Barry Gill, senior product marketing manager at Mimecast, which provides cloud e-mail services, spoke to Margaret Harris

What is an "inbox worker"?

Inbox workers are people whose work style revolves almost exclusively around e-mail. They use their e-mail inbox to file information, manage tasks, control workflows and handle their primary communications.

Mimecast's Shape of Email report shows that 86% of e-mail users surveyed rely on e-mail as a search tool to find documents or information and 76% say that the introduction of social media has not reduced their need for e-mail when communicating.

How would I know if I was an inbox worker?

Inbox workers rely on e-mail for much of their working day, but their dependence can give rise to bad corporate behaviour.

 According to the report, 39% regularly send and receive workplace e-mail outside of working hours and 25% admit that they have sent e-mails late in the evening purely to "show commitment".

A distinct trait of an inbox worker is to use their e-mail account as their default way of storing, filing and searching for documents or information. They also like to be copied on e-mails, even regarding non-essential messages.

In short, if you are checking your e-mails while you are visiting the loo, you are an inbox worker.

Now that e-mail has become the default corporate communications tool, are we more or less productive?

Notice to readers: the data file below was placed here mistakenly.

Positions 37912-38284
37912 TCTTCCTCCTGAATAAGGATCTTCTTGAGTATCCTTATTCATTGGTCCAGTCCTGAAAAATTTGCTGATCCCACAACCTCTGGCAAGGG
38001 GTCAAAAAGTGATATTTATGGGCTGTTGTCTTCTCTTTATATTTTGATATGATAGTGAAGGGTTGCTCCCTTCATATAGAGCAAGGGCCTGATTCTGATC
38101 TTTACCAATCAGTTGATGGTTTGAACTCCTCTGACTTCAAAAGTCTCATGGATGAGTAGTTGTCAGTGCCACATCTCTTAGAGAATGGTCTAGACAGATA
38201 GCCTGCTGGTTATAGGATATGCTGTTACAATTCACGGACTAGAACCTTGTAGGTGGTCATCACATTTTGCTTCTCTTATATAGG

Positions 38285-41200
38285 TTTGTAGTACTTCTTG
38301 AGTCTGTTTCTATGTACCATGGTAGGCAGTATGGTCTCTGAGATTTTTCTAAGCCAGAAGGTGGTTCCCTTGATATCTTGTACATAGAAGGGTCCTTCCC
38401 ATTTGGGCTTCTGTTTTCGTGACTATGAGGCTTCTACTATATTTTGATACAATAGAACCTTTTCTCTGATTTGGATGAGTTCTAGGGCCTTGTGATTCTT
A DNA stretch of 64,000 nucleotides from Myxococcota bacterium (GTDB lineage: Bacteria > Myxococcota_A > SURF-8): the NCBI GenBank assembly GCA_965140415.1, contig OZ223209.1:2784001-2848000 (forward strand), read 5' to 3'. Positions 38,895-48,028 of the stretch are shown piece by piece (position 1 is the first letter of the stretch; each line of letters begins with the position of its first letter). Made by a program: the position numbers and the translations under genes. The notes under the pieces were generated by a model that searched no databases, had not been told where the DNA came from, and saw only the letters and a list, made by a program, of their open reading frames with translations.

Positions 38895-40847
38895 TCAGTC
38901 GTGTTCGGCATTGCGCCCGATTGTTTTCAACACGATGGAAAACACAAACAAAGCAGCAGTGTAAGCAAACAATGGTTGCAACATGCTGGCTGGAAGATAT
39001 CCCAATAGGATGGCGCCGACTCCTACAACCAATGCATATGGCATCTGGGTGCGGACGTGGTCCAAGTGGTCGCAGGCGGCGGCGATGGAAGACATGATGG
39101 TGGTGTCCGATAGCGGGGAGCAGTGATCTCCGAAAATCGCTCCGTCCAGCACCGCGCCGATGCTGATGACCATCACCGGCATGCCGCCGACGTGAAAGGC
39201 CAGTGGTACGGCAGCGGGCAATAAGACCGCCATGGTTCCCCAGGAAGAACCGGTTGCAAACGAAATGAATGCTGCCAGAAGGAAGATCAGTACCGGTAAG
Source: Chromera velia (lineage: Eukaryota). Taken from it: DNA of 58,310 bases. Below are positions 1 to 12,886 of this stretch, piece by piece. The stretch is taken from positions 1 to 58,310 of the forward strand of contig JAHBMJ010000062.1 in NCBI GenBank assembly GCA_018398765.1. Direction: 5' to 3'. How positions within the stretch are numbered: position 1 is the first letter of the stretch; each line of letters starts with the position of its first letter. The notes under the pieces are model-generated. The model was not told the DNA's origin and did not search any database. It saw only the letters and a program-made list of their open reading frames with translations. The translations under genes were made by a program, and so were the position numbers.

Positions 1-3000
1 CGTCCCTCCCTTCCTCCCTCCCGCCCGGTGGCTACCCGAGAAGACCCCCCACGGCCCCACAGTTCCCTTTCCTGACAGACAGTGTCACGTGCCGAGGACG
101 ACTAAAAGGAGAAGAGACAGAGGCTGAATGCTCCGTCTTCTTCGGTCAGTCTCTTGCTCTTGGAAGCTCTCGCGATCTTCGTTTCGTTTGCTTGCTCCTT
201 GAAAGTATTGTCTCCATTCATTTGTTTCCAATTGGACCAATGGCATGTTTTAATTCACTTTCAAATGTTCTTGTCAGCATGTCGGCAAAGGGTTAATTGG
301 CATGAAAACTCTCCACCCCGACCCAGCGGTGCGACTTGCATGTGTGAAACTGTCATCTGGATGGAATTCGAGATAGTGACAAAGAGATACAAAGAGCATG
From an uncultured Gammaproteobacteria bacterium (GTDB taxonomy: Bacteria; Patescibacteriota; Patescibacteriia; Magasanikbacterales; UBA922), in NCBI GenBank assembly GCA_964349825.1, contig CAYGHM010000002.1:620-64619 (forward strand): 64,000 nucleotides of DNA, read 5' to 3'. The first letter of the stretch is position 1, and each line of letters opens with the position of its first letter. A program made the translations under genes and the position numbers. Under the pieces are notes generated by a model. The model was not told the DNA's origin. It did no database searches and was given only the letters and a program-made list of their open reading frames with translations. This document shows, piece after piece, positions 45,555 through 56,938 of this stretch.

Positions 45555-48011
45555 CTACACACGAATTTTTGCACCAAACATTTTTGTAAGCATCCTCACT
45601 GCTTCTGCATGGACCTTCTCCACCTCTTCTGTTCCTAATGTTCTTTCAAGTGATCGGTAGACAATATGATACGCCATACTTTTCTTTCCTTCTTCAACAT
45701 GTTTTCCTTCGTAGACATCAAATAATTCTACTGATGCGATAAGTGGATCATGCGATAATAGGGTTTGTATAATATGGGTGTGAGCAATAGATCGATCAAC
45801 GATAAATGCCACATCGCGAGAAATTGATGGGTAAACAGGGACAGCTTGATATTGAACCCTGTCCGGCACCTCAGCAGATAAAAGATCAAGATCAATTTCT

E-mail has been the default corporate communications tool for many years. As its use has proliferated, so have the workflows that rely on it or incorporate it as a relevant element. E-mail has kept our productivity high relevant to the workflows at hand.

E-mail is evolving. Now there are new ways - such as Mimecast's File Archiving - in which we can incorporate e-mail into our workflows, allowing greater opportunity to enhance productivity levels.

How has the way in which we use e-mail changed since it first made its appearance?

The Shape of Email research shows that the way the average employee uses e-mail at work has changed. For many people, e-mail is no longer just a messaging system. It has become the primary tool for storing, sharing and searching for information.

This is why we are seeing information workers increasingly becoming inbox workers - they rely on e-mail for all aspects of their job and spend, on average, 50% of their working day using e-mail.

Despite the huge number of specialist collaboration and social tools that have come to market in recent years, e-mail remains the first choice for most business users.

E-mail is not perfect, but it seems that information workers are reluctant to adopt other social tools if it means they have to leave their inbox behind.

Therefore, rather than trying to entice users away from e-mail and on to other platforms, IT teams should look for ways to make their e-mail more efficient by introducing new, inbox-friendly collaboration tools and making the data stored within the archive more accessible.

*This article was first published in Sunday Times: Money & Careers